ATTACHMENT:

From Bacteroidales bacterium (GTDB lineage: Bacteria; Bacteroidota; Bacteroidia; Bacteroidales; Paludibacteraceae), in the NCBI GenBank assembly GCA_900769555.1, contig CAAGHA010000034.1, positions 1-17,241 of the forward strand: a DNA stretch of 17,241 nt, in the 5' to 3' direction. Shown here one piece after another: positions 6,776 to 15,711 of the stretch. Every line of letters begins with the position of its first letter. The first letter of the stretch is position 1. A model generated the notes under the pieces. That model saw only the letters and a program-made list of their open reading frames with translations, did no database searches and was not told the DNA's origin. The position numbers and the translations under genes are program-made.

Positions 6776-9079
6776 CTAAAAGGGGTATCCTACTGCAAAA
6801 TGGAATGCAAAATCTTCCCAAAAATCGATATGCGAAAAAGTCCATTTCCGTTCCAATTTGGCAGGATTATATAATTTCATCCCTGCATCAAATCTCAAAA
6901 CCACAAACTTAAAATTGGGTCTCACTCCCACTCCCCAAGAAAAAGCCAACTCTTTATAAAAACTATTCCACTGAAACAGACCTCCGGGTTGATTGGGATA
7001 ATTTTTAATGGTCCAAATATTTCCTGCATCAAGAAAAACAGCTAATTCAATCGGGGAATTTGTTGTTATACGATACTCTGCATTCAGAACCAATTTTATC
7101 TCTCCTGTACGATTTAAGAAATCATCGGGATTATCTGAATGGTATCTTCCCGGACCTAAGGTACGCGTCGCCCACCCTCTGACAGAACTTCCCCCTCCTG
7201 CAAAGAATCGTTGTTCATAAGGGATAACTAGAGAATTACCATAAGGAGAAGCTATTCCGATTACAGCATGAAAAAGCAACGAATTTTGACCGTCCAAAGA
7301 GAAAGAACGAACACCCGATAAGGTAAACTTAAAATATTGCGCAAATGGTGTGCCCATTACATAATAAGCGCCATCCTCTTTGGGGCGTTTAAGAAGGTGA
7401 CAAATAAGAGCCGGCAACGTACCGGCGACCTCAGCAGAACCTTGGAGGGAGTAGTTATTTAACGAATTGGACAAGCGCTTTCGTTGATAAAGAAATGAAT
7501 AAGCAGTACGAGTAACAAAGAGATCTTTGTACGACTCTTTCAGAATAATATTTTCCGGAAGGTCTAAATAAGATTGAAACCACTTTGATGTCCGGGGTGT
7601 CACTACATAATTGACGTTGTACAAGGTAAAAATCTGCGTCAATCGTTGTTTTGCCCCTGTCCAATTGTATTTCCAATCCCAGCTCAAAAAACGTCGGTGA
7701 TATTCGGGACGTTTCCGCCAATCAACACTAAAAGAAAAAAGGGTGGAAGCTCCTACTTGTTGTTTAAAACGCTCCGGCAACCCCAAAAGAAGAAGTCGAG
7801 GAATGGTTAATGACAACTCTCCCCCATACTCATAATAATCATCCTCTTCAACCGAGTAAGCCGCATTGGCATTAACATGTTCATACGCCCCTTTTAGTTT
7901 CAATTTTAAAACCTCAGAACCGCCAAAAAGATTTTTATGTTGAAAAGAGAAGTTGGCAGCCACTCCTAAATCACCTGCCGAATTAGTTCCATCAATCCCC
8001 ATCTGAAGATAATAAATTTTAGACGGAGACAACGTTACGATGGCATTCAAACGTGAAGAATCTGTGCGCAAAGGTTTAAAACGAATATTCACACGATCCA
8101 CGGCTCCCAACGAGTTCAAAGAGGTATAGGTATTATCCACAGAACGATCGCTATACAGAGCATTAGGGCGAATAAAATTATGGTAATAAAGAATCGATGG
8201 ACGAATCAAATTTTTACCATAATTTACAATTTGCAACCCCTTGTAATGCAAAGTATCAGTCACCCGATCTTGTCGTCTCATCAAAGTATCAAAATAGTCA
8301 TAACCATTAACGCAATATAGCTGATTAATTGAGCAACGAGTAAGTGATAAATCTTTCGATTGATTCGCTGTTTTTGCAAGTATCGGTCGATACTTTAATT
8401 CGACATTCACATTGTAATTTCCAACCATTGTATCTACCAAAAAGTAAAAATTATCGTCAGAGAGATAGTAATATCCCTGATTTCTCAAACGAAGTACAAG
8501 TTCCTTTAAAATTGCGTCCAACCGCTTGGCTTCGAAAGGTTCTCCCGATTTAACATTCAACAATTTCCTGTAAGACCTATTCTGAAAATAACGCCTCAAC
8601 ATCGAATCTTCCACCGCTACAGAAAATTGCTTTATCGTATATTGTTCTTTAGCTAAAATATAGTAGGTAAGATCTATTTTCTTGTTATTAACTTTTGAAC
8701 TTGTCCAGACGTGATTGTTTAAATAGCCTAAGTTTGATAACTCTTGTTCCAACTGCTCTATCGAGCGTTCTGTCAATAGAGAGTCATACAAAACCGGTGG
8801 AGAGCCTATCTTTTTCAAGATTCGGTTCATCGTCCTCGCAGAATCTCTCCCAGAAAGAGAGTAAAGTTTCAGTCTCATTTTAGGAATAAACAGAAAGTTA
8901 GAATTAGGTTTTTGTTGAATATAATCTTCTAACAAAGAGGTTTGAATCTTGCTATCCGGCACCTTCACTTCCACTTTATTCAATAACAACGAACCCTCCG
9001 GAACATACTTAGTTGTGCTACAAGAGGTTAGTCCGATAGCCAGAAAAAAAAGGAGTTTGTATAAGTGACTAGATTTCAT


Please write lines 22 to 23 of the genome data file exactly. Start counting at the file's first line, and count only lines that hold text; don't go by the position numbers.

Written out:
8601 ATCGAATCTTCCACCGCTACAGAAAATTGCTTTATCGTATATTGTTCTTTAGCTAAAATATAGTAGGTAAGATCTATTTTCTTGTTATTAACTTTTGAAC
8701 TTGTCCAGACGTGATTGTTTAAATAGCCTAAGTTTGATAACTCTTGTTCCAACTGCTCTATCGAGCGTTCTGTCAATAGAGAGTCATACAAAACCGGTGG